Tillandsia mitlaensis
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Tillandsia mitlaensis

Bruce Dunstan 05/13. ex. Peter Paroz
Ray Clark 06/16. ex. Chris Larson
Ray Clark 10/16

Ray Clark 06/19. ex. Chris Larson
Eric Gouda 12/19 EG-298
Habitat photo ex. Derek Butcher
Eric Gouda ... "Ever seen a huge T. mitlaensis like this?"
Derek Butcher ... "It does not surprise me! See habitat shot."
Chris Larson ... "My first thought was T. mitlaensis var tulensis. But I do have a plant which has grown to a very large size instead of flowering."
David Whitehead 12/19 mitlaensis?
David Whitehead 12/19 ... "I have had this plant now for about 15 years, bought from CC as a tiny seedling and came with a label marked T. recurvifolia v subsecundifolia. It has not flowered yet but keeps on growing and growing and now getting quiet large, currently 60cm long. It looks just like the one Eric has shown in his photo. Could mine be T. mitlaensis?"
Chris Larson 12/19 ... "You would have got these plants shortly after importation from Rainforest flora. Amongst these seedlings there were a number of T. recurvifolia var subsecundifolia hybrids. (Of course we received the whole shipment as T. leonamiana.) Looking at yours, this is what I would assume - to be confirmed on flowering.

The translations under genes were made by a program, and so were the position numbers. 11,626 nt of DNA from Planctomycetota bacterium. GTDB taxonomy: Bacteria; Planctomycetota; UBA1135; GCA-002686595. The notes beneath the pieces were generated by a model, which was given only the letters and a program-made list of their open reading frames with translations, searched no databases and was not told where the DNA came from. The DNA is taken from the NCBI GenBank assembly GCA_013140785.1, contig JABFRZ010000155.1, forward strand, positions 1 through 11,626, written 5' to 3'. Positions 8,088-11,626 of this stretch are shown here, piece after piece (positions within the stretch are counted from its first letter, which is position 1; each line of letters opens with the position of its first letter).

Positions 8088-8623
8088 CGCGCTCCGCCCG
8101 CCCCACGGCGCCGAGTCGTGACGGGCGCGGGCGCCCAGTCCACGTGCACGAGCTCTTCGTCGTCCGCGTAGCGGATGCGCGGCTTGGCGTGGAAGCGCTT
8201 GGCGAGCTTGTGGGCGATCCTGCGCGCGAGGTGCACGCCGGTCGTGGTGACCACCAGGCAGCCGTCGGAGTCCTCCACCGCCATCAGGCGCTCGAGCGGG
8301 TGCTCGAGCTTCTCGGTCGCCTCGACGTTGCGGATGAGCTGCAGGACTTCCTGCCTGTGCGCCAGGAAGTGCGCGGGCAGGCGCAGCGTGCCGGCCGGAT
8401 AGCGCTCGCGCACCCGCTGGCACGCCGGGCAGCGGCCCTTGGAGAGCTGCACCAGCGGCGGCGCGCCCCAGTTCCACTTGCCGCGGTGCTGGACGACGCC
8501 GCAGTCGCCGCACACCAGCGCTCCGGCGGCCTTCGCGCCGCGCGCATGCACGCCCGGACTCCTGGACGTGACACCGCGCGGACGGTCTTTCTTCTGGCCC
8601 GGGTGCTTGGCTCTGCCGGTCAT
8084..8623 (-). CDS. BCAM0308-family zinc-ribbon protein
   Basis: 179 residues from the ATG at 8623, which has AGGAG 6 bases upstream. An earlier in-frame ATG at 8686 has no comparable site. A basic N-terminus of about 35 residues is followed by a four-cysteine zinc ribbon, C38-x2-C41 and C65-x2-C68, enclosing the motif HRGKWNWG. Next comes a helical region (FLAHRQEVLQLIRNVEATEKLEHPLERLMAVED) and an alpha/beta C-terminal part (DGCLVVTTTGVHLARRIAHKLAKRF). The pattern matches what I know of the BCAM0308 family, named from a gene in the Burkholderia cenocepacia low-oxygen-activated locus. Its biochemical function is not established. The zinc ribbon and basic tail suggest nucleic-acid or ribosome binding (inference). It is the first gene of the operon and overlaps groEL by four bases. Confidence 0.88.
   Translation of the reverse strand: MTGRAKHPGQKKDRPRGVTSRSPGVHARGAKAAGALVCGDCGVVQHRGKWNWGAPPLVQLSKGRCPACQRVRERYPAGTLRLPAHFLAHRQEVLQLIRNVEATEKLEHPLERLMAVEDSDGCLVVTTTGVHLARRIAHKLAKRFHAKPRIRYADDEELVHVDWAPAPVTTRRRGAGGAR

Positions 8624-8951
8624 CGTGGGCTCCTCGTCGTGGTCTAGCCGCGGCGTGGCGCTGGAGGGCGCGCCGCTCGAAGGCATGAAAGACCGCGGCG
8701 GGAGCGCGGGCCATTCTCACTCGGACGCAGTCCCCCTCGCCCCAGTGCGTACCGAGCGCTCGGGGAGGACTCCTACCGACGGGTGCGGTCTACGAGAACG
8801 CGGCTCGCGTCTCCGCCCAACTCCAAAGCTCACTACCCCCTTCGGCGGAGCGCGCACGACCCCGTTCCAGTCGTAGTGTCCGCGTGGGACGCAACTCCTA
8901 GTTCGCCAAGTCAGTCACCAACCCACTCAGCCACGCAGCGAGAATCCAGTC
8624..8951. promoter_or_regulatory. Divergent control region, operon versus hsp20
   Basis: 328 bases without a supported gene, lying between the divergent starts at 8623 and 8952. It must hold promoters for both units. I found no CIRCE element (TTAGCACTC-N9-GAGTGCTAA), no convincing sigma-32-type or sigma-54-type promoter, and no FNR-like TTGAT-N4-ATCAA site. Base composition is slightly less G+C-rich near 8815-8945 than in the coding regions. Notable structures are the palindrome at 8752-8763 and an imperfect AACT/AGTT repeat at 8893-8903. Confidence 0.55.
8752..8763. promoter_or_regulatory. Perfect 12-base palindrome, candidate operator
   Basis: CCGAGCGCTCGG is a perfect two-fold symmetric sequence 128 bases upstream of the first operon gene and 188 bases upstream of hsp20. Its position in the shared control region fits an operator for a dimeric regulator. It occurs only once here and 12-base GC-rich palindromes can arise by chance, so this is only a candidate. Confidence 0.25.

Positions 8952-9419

There were also some T. mitlaensis in the same shipment though. ...."

Chris Larson 09/20
Andrew Flower 09/20 as "Species Dr Oeser"
Bruce Dunstan 09/20
Chris Larson 09/20 ... "I had some time up a ladder tidying tillandsias. Couldn't see this one from the ground. Pretty speccy I reckon."
Andrew Flower 09/20 ... "This species has an interesting history here. (NZ)
In 1966 the BSI published an article by Dr. Richard Oeser (Black Forest, Germany) "Propagation of Tillandsias from Seed" BSI 16(1). We corresponded with him at the time, and he used to send us seed - one lot he didn't name grew into a nice silver plant but it refused to flower. Dr Oeser died not long after, and being a little sentimental at the time I named his nice seedlings "Species Dr Oeser". I kept one of these seedlings, and it flowered for the first time in 2015-16. So it took nearly 50 years to flower, by which time it was a decent sized clump. One might suspect it need to clump up in order to initiate blooming as it has flowered faithfully every year since!
Attached pic taken today is the original seedling's clump - just finished flowering."
Pam Butler ... "Stunning. I have a few and as I haven't seen them on Tillnuts before I was wondering if they ever flower in QLD."
Chris Larson ... "Here in Melbourne I find them very shy to flower."
Neville Ryan ... "I have flowered them maybe twice over the years."